UNIVERSITY PARK, Pa. (PRWEB) March 11, 2015
Police departments across the country may be able to better “protect and serve” the public by tapping more fully into community resources.
That’s what Norm Taylor, senior adviser to both the Saskatchewan and Ontario deputy ministers responsible for policing and community safety, experienced about four years ago when this more holistic approach to policing helped save the life of a young Canadian girl.
“There was a young girl, who was being treated by an alcohol addiction counselor, found in a snow bank minutes from death,” said Taylor. “Since we launched Whole of Government, we found out she previously had been arrested, visited the emergency room and lived in a violent home. The focused approach we used connected her with the services necessary, keeping her on a positive path ever since.”
The Penn State Justice and Safety Institute will help introduce the Whole of Government model at the International Conference on Proven Collaborative Strategies for Improved Community Wellness and Safety at the Radisson Hotel Valley Forge in King of Prussia, Pennsylvania, March 16-17.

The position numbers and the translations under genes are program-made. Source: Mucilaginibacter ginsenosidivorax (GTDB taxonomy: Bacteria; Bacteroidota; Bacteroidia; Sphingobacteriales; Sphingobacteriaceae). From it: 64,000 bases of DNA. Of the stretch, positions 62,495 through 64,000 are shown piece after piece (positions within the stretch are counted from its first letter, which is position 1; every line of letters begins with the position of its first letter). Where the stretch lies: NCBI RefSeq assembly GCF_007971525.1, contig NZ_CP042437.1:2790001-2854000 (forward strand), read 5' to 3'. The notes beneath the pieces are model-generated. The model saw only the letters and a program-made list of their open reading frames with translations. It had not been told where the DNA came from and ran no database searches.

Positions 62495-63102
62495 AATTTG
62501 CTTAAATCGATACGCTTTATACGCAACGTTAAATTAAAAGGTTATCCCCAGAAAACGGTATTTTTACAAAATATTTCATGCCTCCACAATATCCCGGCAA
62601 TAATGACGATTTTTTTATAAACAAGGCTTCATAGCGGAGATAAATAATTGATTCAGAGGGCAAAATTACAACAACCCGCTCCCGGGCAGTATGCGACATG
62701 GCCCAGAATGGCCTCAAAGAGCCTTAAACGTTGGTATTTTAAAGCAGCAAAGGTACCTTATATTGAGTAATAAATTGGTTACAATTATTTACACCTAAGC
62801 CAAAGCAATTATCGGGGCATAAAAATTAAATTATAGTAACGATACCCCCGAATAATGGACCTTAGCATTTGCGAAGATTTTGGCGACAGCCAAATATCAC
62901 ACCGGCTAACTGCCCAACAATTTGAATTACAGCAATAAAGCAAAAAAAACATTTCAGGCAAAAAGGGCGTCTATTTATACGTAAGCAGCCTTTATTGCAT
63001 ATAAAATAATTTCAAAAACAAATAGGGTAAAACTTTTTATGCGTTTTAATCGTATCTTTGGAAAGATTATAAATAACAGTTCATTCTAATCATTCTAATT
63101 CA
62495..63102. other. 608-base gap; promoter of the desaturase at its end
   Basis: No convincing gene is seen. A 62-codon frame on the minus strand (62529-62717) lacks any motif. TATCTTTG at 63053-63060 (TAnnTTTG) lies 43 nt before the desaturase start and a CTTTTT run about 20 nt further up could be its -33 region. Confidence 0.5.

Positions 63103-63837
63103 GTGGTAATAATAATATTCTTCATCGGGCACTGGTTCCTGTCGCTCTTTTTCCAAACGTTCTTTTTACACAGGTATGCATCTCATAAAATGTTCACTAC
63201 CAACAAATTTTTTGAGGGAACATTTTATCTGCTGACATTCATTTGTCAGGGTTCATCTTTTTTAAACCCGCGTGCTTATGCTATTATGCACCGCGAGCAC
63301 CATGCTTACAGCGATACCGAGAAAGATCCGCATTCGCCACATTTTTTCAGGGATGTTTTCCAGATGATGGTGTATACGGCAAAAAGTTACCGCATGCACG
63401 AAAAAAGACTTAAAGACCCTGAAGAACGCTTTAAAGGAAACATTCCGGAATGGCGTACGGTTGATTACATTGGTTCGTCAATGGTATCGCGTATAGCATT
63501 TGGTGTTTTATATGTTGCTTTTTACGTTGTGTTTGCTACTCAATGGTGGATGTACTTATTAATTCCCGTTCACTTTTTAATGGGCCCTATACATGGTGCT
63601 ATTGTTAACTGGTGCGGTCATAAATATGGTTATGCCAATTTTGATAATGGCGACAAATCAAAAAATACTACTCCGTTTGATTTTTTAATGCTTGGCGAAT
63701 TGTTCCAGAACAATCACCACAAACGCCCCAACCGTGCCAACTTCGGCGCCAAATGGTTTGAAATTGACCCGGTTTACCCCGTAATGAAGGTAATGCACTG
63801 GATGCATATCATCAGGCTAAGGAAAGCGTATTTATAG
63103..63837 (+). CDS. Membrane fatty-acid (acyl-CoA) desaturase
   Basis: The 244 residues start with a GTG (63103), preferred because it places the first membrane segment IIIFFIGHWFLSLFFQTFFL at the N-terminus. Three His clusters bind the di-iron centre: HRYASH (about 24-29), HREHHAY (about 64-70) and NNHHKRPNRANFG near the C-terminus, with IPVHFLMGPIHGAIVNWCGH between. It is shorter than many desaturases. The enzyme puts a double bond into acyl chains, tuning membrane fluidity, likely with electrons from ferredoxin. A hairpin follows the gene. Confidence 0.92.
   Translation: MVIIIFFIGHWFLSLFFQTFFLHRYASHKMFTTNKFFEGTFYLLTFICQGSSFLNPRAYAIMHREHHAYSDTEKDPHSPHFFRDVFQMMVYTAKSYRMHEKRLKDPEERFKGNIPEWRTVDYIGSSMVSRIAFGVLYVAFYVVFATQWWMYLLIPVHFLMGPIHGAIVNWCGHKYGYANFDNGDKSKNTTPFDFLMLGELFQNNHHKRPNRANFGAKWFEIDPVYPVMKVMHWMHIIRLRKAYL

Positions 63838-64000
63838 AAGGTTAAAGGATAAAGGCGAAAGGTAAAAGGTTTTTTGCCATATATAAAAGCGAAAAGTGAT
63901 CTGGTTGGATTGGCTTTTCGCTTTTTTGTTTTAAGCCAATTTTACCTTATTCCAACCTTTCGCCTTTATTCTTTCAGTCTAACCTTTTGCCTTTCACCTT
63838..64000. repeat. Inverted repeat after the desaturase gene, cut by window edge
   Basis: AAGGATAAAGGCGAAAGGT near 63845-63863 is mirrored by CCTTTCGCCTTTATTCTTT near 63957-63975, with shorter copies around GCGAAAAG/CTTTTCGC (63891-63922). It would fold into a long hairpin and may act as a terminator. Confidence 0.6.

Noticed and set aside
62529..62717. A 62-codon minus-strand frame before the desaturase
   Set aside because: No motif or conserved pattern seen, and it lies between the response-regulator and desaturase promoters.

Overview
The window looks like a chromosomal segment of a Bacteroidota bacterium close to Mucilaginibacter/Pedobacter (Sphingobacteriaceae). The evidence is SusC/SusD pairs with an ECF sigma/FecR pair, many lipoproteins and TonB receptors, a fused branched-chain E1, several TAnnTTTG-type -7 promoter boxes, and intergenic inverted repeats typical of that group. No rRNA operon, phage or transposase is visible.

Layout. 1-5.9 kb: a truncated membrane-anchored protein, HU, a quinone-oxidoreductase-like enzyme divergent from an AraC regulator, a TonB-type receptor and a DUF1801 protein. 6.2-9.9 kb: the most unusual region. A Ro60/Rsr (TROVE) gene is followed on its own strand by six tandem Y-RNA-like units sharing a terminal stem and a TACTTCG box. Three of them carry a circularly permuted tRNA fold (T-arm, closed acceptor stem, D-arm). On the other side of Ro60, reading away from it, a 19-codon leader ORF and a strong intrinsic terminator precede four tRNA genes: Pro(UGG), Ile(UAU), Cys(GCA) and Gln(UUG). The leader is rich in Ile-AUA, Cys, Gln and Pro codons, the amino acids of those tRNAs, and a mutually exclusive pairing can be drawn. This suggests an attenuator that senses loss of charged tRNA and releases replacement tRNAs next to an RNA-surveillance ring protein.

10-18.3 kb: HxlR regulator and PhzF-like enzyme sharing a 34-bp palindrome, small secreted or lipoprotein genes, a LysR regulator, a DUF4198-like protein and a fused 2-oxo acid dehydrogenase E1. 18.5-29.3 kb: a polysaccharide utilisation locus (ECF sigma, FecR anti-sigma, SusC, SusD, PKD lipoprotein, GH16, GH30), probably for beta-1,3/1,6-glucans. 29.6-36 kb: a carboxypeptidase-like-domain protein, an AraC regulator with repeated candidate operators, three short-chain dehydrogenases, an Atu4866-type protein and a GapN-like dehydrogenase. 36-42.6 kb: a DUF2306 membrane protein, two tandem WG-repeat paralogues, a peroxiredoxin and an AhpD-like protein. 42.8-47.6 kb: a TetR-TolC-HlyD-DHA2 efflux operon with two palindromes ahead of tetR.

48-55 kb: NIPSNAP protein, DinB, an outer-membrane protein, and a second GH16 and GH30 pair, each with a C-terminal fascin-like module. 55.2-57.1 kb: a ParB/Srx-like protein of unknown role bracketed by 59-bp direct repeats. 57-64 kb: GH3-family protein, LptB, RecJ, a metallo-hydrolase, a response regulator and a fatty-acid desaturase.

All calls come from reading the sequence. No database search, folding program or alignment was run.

An evidence-based, risk-driven approach of collaboration between government agencies, Whole of Government —successful in several Canadian cities but a new concept within the United States — brings together community leaders on a regular basis to discuss at-risk individuals.
The model’s success hinges on community agencies sharing information and determining the best people within the group to provide interventions to the at-risk individuals, said Taylor.
The two-day conference will mirror the Whole of Government model, with leaders from various community agencies, including law enforcement, health care and research, serving as presenters. Several law enforcement groups from Pennsylvania and Maryland are expected to be in attendance.
For more information on the Penn State Justice and Safety Institute, visit jasi.outreach.psu.edu.